As part of a systematic evaluation framework, agency policies should ensure organizational competence, evaluations of a system’s effectiveness and privacy protections, executive review, and appropriate transparency throughout the system’s life cycle. While DHS and three of its component agencies—U.S. Customs and Border Protection, U.S. Immigration and Customs Enforcement, and the U.S. Citizenship and Immigration Services—have established policies that address most of these key policy elements, the policies are not comprehensive. For example, DHS policies do not fully ensure executive review and transparency, and the component agencies’ policies do not sufficiently require evaluating system effectiveness. DHS’s Chief Information Officer reported that the agency is planning to improve its executive review process by conducting more intensive reviews of IT investments, including the data-mining systems reviewed in this report. Until such reforms are in place, DHS and its component agencies may not be able to ensure that critical data mining systems used in support of counterterrorism are both effective and that they protect personal privacy.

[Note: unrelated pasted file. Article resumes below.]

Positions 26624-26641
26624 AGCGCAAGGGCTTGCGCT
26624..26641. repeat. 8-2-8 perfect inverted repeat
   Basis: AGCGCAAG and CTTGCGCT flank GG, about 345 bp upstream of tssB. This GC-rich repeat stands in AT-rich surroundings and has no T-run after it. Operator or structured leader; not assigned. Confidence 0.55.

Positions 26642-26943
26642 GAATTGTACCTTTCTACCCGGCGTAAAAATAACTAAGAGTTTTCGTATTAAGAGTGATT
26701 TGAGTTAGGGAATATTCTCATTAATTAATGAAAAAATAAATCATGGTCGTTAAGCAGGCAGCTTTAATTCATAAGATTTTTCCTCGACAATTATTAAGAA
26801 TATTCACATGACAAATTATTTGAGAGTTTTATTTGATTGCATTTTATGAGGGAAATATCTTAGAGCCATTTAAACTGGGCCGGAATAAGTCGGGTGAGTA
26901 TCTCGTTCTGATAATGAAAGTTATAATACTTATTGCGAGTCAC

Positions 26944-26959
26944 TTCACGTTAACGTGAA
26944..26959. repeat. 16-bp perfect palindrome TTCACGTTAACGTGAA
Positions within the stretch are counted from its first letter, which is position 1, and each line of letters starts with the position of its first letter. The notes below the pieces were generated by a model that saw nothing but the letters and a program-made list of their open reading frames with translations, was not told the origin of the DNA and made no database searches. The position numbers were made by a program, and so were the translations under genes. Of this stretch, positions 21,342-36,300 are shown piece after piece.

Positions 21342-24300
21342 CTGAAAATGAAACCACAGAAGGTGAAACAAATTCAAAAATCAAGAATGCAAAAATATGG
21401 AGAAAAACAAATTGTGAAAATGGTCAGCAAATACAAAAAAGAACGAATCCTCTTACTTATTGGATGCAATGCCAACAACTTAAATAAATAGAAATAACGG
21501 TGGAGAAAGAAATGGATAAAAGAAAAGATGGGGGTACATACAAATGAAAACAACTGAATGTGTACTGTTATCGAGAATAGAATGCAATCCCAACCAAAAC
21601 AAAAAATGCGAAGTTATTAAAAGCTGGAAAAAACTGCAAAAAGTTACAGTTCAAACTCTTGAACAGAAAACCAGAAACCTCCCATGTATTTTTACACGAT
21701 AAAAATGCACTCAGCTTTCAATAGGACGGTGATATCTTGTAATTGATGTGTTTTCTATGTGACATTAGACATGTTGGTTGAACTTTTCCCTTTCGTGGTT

The Department of Homeland Security (DHS) currently uses the Terrorist Screening Database (TSDB), a consolidated database maintained by the Department of Justice Federal Bureau of Investigation Terrorist Screening Center (TSC) of identifying information about those known or reasonably suspected of being involved in terrorist activity in order to facilitate DHS mission-related functions, such counterterrorism, law enforcement, border security, and inspection activities. DHS and TSC are improving the current method of transmitting TSDB data from TSC to DHS. Through a new service called the “DHS Watchlist Service” (WLS), TSC and DHS will automate and simplify the current manual process. TSC remains the authoritative source of watchlist data and will provide DHS with near real-time synchronization of the TSDB. DHS will ensure that each DHS component system receives only those TSDB records which they are authorized to use under the WLS Memorandum of Understanding and authorized under existing regulations and privacy compliance documentation between TSC and DHS (WLS MOU) and any amendments or modifications thereto. DHS conducted this privacy impact assessment (PIA) because the WLS will maintain a synchronized copy of the TSDB, which contains personally identifiable information (PII), and disseminate it to authorized DHS components.